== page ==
top of page

On Friday 17th October, Tour de Rocks handed over a $50,000 cheque for a Research Grant for Immune Profiling and Immunotherapy for High-Risk Paediatric Sarcomas. In conjunction with Optus and Tour de Cure we are proud to be associated with this Project.

The project aims to improve the treatment of children’s high-risk sarcomas. 

Sarcomas are a group of connective tissue tumours and can arise anywhere in the body, including bone or soft tissue, and account for about 10% of childhood cancers. This exciting new therapy will stimulate the patient’s own immune system to kill cancer cells using immune checkpoint inhibitors.

Kay Endres said "It is an honour to be able to present this cheque, on behalf of everyone involved in Tour de Rocks, for this Research Project. We are hopeful that the research that this funds, will help find a cure for Childrens Cancer. Despite not being able to ride this year, due to COVID 19, the research still goes on. We won't stop until a cure is found."


David Boundy, John Sewell and Scott Fittler (who were also part of the presentation) added "This is a very special day to be part of this presentation. Our focus now turns to the 2021 Ride and continuing to raise more funds for cancer research. So, if you haven't registered yet for the 2021 ride, ACT NOW. You don't want to miss out on what will be a very special event."

Here is a bit more about Dr Rachael Terry's Research Project : Immune Profiling and Immunotherapy for High-Risk Paediatric Sarcomas.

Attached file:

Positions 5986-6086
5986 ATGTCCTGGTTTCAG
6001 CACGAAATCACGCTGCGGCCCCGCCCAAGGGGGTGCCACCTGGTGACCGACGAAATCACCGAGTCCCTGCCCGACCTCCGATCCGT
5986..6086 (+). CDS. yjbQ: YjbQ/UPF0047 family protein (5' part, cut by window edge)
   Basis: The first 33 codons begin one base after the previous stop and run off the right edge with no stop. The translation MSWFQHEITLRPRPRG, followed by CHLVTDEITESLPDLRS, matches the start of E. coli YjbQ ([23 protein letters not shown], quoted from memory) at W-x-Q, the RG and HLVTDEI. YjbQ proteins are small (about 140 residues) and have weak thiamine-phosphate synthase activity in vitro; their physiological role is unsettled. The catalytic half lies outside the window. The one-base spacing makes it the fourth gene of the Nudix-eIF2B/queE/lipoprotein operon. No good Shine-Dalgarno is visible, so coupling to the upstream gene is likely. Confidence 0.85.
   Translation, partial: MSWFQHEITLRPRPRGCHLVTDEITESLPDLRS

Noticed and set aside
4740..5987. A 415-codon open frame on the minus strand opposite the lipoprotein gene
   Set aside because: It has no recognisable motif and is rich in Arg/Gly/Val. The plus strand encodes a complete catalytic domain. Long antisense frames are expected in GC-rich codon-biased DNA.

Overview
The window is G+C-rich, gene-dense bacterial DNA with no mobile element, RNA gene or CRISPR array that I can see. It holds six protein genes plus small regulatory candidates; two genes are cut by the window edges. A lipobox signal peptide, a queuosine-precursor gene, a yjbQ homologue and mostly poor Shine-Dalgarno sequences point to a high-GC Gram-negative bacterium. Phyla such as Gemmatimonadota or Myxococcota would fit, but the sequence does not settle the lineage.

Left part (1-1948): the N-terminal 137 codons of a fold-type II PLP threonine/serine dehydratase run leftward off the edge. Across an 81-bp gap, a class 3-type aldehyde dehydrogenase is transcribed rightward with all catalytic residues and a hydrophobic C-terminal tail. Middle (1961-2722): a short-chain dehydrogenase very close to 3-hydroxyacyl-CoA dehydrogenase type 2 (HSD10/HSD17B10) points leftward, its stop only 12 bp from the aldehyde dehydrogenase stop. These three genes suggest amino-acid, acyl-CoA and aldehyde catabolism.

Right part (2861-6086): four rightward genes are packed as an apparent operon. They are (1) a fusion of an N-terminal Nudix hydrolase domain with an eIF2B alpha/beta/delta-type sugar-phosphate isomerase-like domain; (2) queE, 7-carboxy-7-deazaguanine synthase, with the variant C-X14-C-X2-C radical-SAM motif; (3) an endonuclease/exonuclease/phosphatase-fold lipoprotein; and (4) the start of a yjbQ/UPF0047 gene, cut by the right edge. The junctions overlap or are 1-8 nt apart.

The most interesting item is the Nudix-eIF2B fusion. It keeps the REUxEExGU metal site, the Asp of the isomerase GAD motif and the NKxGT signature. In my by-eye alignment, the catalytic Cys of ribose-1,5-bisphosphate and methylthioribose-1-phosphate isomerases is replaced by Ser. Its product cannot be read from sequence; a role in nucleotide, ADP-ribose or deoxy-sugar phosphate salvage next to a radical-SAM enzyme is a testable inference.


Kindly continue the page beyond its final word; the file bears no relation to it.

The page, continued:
Children with high-risk sarcomas urgently need effective and targeted treatments. Aggressive chemotherapy is often the only option and <30% of children survive. Immune checkpoint inhibitors (ICIs) are exciting new immunotherapies that produce remarkable responses in adult cancers. Early promising results have been seen in paediatric sarcomas; however, it is challenging to predict which patients will respond to treatment. 

Recent studies indicate that ICIs are particularly effective in immune-inflamed “hot” tumours. However, there is very limited data to indicate which subsets of sarcomas are inflamed. Non-inflamed “cold” sarcomas may also benefit from ICI treatment if combined with other therapies that boost the anti-tumour immune response. However, this approach has not been explored. Here, we take advantage of our unprecedented access to a unique cohort of sarcoma patients, through our leadership of ZERO Childhood Cancer - the first personalised medicine initiative for high-risk paediatric cancers in Australia.

bottom of page